I’ve been considering upgrading my machine recently, as a ‘frequent’ computer user, I probably spend a good proportion of my life staring beyond the screen into the OS and doing what I sometimes consider to be .. ‘work’.
After switching a few years back from Windows machines I’m pretty much locked into the Apple brand now, with expensive software that would need replacing should I jump ship. That’s not really a problem, I’m happy overall with the machines I’ve had over the last few years, but face a really tough dilemma when looking at replacements.
So I’m looking for a laptop, Apple has quite a wide range.. what is my budget.. well, I suppose it’s flexible, if I’m going to use this as a main machine for 2-3 years, hopefully more since I’ll still have a big desktop, then the cost becomes reasonably irrelevant.
So how do I decide? After ‘reading’ the audiobook “Predictably Irrational” by Dan Ariely, which I found very interesting (I suppose I should thank the guys on the TWiT podcast for the recommendation) something dawned on me. In a very interesting section about directing customers to a particular product, it seemed to me that Apple has cleverly done that throughout the range. Clever pricing leaves you so lost that you’re willing to climb the ladder right to the top, or so it seems.
In the book, the example is ..
a company making bread machines launches a product and starts to sell it at an electronics store. Sales are bad.. so they hire a marketing expert to sort it out. They are advised to create a premium version of the product at a higher price point to put alongside the original, which they do. Sales increase..
This is an example of giving the customer a frame of reference with which to make a purchasing decision. The customer correctly bought the cheaper one, and it became a successful product, one that people had lived quite happily without.
On to the Apple laptop lineup. The prices in GBP are as follows:
|£719||Regular White Macbook|
|£929||Regular 2.0GHz 13″ Aluminium Macbook|
|£1,125||2.4GHz, bigger Hard Drive, Illuminated keyboard Aluminium Macbook|
|£1,223||As above with RAM upgrade from 2-4GB|
|£1,271||Macbook Air – slightly different target audience|
|— dedicated graphics + better quality screen —|
|£1,369||Basic 2.4GHz 15″ MacBook Pro 2GB RAM|
|£1,467||As above with RAM upgrade from 2-4GB|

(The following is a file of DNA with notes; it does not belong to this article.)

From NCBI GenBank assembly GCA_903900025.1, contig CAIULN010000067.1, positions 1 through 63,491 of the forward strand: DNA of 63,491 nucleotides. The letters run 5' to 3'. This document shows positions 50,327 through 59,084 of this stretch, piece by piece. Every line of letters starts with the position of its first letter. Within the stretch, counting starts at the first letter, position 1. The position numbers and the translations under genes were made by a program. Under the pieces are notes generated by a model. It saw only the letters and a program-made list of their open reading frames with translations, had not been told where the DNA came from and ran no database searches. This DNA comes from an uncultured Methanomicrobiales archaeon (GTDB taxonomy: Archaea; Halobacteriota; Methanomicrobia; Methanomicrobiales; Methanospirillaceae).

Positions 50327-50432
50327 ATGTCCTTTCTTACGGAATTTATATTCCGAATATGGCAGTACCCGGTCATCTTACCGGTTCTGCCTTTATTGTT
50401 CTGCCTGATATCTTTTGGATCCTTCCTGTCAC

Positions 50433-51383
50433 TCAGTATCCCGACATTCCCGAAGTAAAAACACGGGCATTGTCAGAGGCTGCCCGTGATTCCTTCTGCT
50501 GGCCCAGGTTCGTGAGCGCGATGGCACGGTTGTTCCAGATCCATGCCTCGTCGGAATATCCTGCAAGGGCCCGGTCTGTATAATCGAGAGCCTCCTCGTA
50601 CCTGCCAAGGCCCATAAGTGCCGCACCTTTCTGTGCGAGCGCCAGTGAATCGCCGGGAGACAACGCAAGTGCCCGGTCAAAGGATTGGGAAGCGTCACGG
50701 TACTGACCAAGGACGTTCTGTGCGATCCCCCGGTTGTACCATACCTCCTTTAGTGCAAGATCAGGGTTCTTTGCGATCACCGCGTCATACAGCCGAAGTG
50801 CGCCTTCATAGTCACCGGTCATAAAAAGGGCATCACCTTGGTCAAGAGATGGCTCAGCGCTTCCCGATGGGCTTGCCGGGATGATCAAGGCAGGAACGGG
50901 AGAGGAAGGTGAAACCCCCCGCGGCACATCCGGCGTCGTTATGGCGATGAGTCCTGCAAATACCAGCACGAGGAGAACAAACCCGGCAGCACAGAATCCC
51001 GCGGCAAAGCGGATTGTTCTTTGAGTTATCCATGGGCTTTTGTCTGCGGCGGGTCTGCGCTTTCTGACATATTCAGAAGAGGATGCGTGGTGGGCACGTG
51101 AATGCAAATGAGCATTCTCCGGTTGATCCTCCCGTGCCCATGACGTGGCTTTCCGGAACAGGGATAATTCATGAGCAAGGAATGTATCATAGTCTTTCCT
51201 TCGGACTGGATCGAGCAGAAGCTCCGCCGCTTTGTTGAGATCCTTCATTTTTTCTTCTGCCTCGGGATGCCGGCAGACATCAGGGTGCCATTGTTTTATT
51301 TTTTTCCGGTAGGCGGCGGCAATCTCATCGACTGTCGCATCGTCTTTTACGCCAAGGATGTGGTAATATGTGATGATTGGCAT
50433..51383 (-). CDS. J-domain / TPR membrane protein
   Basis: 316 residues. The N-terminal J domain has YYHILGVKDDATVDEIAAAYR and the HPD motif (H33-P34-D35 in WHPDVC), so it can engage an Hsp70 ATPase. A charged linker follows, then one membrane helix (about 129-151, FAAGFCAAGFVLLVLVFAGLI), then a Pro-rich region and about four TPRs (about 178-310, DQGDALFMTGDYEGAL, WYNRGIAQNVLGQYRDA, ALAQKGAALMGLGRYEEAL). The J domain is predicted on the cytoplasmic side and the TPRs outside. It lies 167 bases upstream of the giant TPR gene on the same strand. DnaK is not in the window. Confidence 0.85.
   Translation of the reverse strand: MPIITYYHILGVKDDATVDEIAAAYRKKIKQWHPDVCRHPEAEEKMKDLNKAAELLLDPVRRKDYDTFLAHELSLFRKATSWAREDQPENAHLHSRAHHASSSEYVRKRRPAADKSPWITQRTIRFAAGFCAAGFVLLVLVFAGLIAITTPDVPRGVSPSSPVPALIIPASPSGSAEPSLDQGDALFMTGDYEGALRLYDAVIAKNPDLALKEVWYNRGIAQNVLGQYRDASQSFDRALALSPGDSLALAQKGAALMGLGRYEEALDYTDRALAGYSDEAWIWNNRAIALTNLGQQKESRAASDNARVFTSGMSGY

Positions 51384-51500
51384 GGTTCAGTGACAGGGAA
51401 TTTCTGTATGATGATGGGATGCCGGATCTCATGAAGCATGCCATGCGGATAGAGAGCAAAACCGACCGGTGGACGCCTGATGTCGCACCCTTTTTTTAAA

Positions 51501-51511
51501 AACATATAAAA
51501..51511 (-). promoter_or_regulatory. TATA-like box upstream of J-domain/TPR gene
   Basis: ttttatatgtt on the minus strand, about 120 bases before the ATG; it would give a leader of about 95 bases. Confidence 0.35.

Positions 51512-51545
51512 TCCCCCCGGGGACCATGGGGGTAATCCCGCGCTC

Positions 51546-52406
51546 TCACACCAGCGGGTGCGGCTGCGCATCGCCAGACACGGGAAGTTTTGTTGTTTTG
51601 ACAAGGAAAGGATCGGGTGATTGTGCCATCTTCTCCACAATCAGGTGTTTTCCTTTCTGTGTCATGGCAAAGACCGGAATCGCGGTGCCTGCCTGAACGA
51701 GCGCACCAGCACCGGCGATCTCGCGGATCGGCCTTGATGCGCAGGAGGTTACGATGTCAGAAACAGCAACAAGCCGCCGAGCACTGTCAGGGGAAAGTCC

|£1,712||2.53GHz with more graphics memory and 4GB|
|£1,918||As above with 2.8GHz processor|
|£1,949||2.66GHz 17″ High Res screen|
|£2,159||As above with 2.93GHz processor|
Ok.. so what does that say to us (apart from the fact that I’m obviously obsessed enough to write an Apple price comparison blog post). What I find really interesting is that at every step there’s a small price jump of around £100, and a very appealing reason to go to the next one. Ignoring the very top and very bottom, the White macbook at £719 is aimed at students and entry level, and the top top one seems aimed at the professional with no limit to budget. The extra £210 in price doesn’t really affect the performance significantly unless you’re running something processor heavy, in which case maybe it would be justified.
So, which do you buy? Budgets are flexible, as I mentioned, this is quite an investment considering a normal PC laptop will probably set you back £500 upwards, but there’s cheaper if you want, and obviously more expensive.. I think that all options are viable and as such none jumps out as “the one for me”. The fact that I’d consider climbing all the way to the 17″ at £1,949, when I could also fairly happily go for the lowest in the group at £929 I find amazing. How could I be so drawn to something double the price with really not significantly more functionality? Sure it might be faster, with a bigger screen with brighter colours, but for £1,000 I could do alot.. a holiday perhaps?
It would be very interesting to see who bought what, am I the only person who feels completely lost with a terrible .. “want all want none” kind of attitude. Has the marketing backfired into confusion for the consumer, or are people happily going into the shop, seeing the size they like and ignoring the price and the specifications. It’s a tradition among geeks to know and care about all of the details to the point that you’ll never make a decision. Also in the book cited above is a story of a friend of the authors who was looking for a digital camera. He spent months deciding on the minor specifications between two that he was interested in, looking online for prices and reviews, and when he eventually got one he realized he’d missed the chance to use it for one of his children’s birthdays, a family holiday etc.. all for the details.
The same goes for most technology, which has become something of a fetish object, something to obsess over. We are not immune to marketing and clever pricing, but in some cases we should place less emphasis on the actual item we buy and more on the ability of the item to do the job which we require of it.